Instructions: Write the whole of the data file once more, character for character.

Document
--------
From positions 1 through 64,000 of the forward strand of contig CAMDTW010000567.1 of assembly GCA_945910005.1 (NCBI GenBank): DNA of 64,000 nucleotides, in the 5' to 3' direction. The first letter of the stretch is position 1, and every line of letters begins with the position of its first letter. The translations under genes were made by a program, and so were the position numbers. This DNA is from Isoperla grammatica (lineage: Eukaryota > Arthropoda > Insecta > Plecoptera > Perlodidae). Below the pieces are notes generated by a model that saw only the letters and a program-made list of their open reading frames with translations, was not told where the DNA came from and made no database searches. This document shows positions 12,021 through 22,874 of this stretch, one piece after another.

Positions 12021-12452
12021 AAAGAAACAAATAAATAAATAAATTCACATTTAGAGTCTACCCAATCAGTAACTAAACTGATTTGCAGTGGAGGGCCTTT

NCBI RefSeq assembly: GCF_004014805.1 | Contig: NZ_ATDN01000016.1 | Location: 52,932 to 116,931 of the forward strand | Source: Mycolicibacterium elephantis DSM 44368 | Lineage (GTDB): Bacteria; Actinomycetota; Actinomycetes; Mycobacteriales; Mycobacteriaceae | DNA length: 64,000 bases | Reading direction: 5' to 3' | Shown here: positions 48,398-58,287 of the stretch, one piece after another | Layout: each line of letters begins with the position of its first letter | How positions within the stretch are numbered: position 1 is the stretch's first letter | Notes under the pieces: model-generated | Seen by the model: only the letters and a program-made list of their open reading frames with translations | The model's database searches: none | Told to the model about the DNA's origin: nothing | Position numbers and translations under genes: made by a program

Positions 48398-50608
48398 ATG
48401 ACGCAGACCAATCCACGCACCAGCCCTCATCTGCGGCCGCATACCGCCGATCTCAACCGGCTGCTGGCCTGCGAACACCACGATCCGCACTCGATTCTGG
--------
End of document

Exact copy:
From positions 1 through 64,000 of the forward strand of contig CAMDTW010000567.1 of assembly GCA_945910005.1 (NCBI GenBank): DNA of 64,000 nucleotides, in the 5' to 3' direction. The first letter of the stretch is position 1, and every line of letters begins with the position of its first letter. The translations under genes were made by a program, and so were the position numbers. This DNA is from Isoperla grammatica (lineage: Eukaryota > Arthropoda > Insecta > Plecoptera > Perlodidae). Below the pieces are notes generated by a model that saw only the letters and a program-made list of their open reading frames with translations, was not told where the DNA came from and made no database searches. This document shows positions 12,021 through 22,874 of this stretch, one piece after another.

Positions 12021-12452
12021 AAAGAAACAAATAAATAAATAAATTCACATTTAGAGTCTACCCAATCAGTAACTAAACTGATTTGCAGTGGAGGGCCTTT

NCBI RefSeq assembly: GCF_004014805.1 | Contig: NZ_ATDN01000016.1 | Location: 52,932 to 116,931 of the forward strand | Source: Mycolicibacterium elephantis DSM 44368 | Lineage (GTDB): Bacteria; Actinomycetota; Actinomycetes; Mycobacteriales; Mycobacteriaceae | DNA length: 64,000 bases | Reading direction: 5' to 3' | Shown here: positions 48,398-58,287 of the stretch, one piece after another | Layout: each line of letters begins with the position of its first letter | How positions within the stretch are numbered: position 1 is the stretch's first letter | Notes under the pieces: model-generated | Seen by the model: only the letters and a program-made list of their open reading frames with translations | The model's database searches: none | Told to the model about the DNA's origin: nothing | Position numbers and translations under genes: made by a program

Positions 48398-50608
48398 ATG
48401 ACGCAGACCAATCCACGCACCAGCCCTCATCTGCGGCCGCATACCGCCGATCTCAACCGGCTGCTGGCCTGCGAACACCACGATCCGCACTCGATTCTGG